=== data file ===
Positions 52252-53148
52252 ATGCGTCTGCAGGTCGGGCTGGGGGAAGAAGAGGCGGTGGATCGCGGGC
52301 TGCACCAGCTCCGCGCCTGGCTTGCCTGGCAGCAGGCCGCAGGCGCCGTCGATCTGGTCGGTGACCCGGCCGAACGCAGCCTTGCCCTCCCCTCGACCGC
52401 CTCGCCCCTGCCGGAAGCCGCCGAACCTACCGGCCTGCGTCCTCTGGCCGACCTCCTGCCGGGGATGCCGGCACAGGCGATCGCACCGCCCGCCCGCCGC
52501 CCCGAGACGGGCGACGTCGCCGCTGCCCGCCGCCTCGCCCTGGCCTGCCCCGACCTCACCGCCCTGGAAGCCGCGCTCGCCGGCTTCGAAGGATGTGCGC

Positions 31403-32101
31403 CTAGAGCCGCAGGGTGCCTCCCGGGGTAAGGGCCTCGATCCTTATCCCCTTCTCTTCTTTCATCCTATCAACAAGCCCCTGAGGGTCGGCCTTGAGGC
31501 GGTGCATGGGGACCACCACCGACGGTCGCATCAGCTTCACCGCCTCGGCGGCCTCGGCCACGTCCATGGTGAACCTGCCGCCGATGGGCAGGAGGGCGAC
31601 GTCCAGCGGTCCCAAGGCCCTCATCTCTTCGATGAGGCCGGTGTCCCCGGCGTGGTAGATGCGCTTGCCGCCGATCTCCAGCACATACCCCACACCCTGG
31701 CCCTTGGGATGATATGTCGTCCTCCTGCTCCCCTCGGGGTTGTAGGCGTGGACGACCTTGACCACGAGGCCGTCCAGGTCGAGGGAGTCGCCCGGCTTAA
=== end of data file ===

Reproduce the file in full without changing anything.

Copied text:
Positions 52252-53148
52252 ATGCGTCTGCAGGTCGGGCTGGGGGAAGAAGAGGCGGTGGATCGCGGGC
52301 TGCACCAGCTCCGCGCCTGGCTTGCCTGGCAGCAGGCCGCAGGCGCCGTCGATCTGGTCGGTGACCCGGCCGAACGCAGCCTTGCCCTCCCCTCGACCGC
52401 CTCGCCCCTGCCGGAAGCCGCCGAACCTACCGGCCTGCGTCCTCTGGCCGACCTCCTGCCGGGGATGCCGGCACAGGCGATCGCACCGCCCGCCCGCCGC
52501 CCCGAGACGGGCGACGTCGCCGCTGCCCGCCGCCTCGCCCTGGCCTGCCCCGACCTCACCGCCCTGGAAGCCGCGCTCGCCGGCTTCGAAGGATGTGCGC

Positions 31403-32101
31403 CTAGAGCCGCAGGGTGCCTCCCGGGGTAAGGGCCTCGATCCTTATCCCCTTCTCTTCTTTCATCCTATCAACAAGCCCCTGAGGGTCGGCCTTGAGGC
31501 GGTGCATGGGGACCACCACCGACGGTCGCATCAGCTTCACCGCCTCGGCGGCCTCGGCCACGTCCATGGTGAACCTGCCGCCGATGGGCAGGAGGGCGAC
31601 GTCCAGCGGTCCCAAGGCCCTCATCTCTTCGATGAGGCCGGTGTCCCCGGCGTGGTAGATGCGCTTGCCGCCGATCTCCAGCACATACCCCACACCCTGG
31701 CCCTTGGGATGATATGTCGTCCTCCTGCTCCCCTCGGGGTTGTAGGCGTGGACGACCTTGACCACGAGGCCGTCCAGGTCGAGGGAGTCGCCCGGCTTAA